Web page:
In Focus: Editorial board’s inside view unexpected

July 19, 2013 

Every Wednesday morning of late I ditched work for several hours to engage in a soothing routine that cleared my mind of all the anxieties associated with the normal workday. It wasn’t part of a meditation ritual, an exercise regimen, or therapeutic counseling (though people have dropped hints). This mind, body and soul-enriching experience involved a relaxing drive, interposed by 90 minutes sitting in the Tri-City Herald publisher’s conference room. There I joined the weekly discussion on issues that, for the most part, affect or seem of wide interest to Mid-Columbia readers.

I was your representative — the readers’ voice — to the Herald’s editorial board. My assignment: To bring a fresh perspective to our hometown newspaper’s opinion page during a six-month term.

When I first applied to the opinion tank, I expected to swim with sharks. Instead I drifted pleasantly along streams of lucid, sometimes intense, and surprisingly objective discussions on issues ranging from government encroachment on First Amendment rights (bad), to human trafficking (very bad). From state funding for Red Mountain development (good), to increased health threats from increased coal exports (there are none, at least not locally). From tougher state gun legislation (well-intended, but misguided), to the ever-present myriad issues surrounding nuclear waste cleanup at Hanford (a perpetual mess).

Some issues failed to elicit my deep interest. These included DNA tests for arrestees (no issue), Meals-On-Wheels’ decision to prohibit staff prayers (didn’t much like that call, but middle ground was found and the board backed the organization’s decision), and a call for residents to pick up trash in the community. (I contributed little to the litter discussion since I’m still getting over the trauma of being labeled the “poop guy” for a public service announcement I did to keep Kennewick parks duty-free.)

Other issues stoked my passion for Jeffersonian liberty, community stewardship, and support for our troops and veterans. I hope you recall, “Church picks up pieces, where community failed.” That’s the piece on St. Paul’s Episcopal Church embracing, and preventing the closure of the Vista Youth Center for gay, lesbian and transgendered youth. (I wish my church had thought of it first.) Or, “My Friends Place teen homeless shelter needs help to fulfill vital mission.” I was especially pleased to lend thoughts and passion to the discussions preceding these editorials focused on providing a safety net for our youth.

We’re still reading about the gay discrimination case against Arlene's Flowers — the most pervasive opinion page topic since the Herald ran the original story in early March. Community discussion pits individual rights against the right to religious freedom. The editorial board’s discussion, however, also revealed a compassionate thread that I did not expect to find prior to my participation. That compassionate element often moderated our discussions. In this case, only good things could be said about the shop’s owner, and regret over the unfortunate incident that severed a long-standing relationship between loyal customers and a highly-reputable business. I visited Arlene’s once for a business need — and would again — during which a friendly helper came to my rescue. But, here goes ... she was wrong, and the board said as much under “Our Voice.” The result was my first piece of hate mail (actually, it was nicely worded, but clearly the author won’t be buying me flowers anytime soon). It is what it is, and a dynamic community discussion continues.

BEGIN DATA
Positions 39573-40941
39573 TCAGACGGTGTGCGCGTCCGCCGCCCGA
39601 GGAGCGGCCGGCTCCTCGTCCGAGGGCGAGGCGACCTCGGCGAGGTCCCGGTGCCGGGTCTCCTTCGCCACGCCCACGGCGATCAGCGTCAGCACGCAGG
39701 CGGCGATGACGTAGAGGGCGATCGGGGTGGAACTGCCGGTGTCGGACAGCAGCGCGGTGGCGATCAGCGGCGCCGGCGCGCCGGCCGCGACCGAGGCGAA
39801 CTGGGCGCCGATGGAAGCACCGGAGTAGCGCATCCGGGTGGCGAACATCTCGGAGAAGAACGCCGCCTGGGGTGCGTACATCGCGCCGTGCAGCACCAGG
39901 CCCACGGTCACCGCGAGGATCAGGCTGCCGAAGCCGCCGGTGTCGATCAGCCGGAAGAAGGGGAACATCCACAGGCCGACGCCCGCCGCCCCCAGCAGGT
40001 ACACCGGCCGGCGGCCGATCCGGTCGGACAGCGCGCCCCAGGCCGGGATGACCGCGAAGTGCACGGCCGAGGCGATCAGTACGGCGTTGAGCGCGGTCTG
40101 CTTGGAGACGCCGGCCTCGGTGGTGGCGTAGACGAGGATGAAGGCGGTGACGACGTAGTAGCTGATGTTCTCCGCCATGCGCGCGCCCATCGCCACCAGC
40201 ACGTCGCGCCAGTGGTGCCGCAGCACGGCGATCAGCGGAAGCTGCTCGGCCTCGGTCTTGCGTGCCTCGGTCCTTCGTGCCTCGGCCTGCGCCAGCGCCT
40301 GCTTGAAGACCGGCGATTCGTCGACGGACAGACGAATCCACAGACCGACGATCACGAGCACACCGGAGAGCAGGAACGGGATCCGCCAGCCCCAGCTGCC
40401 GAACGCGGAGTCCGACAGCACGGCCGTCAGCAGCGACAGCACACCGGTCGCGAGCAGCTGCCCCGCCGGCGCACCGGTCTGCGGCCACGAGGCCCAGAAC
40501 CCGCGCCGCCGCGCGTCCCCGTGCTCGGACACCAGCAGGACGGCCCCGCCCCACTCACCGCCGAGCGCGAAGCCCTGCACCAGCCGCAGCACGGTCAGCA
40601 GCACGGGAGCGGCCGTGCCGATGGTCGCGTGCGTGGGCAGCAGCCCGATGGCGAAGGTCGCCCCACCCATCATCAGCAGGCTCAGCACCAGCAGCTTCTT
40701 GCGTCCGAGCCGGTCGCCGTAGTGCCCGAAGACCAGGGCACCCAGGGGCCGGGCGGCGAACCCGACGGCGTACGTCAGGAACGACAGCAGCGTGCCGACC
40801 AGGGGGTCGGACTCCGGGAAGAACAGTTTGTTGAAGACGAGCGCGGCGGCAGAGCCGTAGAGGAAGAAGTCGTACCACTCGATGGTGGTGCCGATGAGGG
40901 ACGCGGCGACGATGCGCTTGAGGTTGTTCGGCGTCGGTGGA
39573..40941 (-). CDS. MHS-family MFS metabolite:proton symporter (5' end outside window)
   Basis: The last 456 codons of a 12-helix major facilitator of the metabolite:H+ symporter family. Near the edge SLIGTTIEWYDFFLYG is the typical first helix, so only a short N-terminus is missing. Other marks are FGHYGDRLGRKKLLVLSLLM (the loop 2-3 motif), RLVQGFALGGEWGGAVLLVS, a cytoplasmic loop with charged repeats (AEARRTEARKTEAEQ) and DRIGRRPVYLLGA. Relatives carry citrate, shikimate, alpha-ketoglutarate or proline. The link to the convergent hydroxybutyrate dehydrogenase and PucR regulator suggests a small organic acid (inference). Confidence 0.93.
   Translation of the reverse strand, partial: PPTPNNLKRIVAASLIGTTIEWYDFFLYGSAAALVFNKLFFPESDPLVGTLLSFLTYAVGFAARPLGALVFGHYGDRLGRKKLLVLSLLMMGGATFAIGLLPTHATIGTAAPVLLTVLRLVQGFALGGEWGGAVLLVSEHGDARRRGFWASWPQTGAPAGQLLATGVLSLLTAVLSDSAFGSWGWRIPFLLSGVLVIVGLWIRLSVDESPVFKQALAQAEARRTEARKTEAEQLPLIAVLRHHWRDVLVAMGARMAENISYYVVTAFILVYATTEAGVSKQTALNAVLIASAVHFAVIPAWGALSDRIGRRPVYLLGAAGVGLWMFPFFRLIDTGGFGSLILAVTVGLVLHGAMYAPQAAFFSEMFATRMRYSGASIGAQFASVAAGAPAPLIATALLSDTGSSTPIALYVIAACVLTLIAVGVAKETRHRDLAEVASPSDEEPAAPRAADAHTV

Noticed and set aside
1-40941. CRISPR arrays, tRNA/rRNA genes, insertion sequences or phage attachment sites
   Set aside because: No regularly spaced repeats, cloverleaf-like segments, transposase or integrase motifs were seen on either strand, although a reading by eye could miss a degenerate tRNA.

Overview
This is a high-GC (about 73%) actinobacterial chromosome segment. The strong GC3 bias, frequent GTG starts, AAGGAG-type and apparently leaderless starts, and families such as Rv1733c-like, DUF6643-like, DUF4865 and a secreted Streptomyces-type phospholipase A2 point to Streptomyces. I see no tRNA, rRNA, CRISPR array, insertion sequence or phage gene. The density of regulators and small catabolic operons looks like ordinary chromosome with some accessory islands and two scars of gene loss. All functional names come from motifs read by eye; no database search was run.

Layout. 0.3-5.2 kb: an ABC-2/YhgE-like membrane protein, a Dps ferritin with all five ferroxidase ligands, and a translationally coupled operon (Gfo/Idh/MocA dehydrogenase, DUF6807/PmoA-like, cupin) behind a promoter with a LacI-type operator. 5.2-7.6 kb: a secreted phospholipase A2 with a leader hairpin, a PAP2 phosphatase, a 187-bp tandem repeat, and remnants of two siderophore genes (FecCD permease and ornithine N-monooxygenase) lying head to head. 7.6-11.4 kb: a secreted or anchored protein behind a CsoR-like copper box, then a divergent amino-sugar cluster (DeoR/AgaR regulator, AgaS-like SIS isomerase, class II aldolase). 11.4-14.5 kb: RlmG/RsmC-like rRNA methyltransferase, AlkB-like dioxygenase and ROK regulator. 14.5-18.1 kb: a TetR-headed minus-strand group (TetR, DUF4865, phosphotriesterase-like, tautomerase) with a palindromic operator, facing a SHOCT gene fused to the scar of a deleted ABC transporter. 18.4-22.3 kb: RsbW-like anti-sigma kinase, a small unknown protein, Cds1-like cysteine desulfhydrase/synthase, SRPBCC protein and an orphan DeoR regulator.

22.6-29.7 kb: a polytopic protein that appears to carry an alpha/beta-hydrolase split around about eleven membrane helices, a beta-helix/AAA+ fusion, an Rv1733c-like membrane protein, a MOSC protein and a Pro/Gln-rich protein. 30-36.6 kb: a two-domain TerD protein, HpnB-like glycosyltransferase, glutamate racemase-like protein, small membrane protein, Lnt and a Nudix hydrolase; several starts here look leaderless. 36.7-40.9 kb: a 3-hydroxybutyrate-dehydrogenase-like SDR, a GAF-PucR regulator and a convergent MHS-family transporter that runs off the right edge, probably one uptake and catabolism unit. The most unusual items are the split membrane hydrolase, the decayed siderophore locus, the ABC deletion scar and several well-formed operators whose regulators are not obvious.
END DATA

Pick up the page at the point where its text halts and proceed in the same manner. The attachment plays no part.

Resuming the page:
Although a minor blip on the news scene, my personal triumph of editorial influence came with the “Thumbs Down” for the Pentagon’s decision to issue qualifying “pilots” of combat drones a medal that would take precedence over traditional combat medals like the Bronze Star and Purple Heart. That was the only time I heard the word “knuckleheads” during a board meeting. I think I said it.

I tried to recluse myself on topics too close to home, certainly in the case of my employer and nuclear power (affordable and clean), but otherwise I jumped in with both feet. Not for a moment did I let depth (or lack thereof) of knowledge on an issue hinder my opinionating. Not every issue can be a case study, but I’d gather the compelling facts, form a picture, and join the discussion.

And so did you.

The letters to the editor that rolled in with supporting and counter-point comments were superb. Those letters represent our town forum — an open, free-flowing exchange of ideas and opinions that have potential to make our community a better place to live.

Thank you, Tri-City Herald. Keep your teeth in those First Amendment rights, stay as objective as possible, and, please, keep it controversial.

A graduate of Leadership Tri-Cities Class 17, Mike Paoli retired from the Air Force in 2009 and now serves as an advocate for Energy Northwest employees, public power and clean energy generation. He volunteers as a Kennewick Parks & Recreation commissioner and a communication trainer for city employees..

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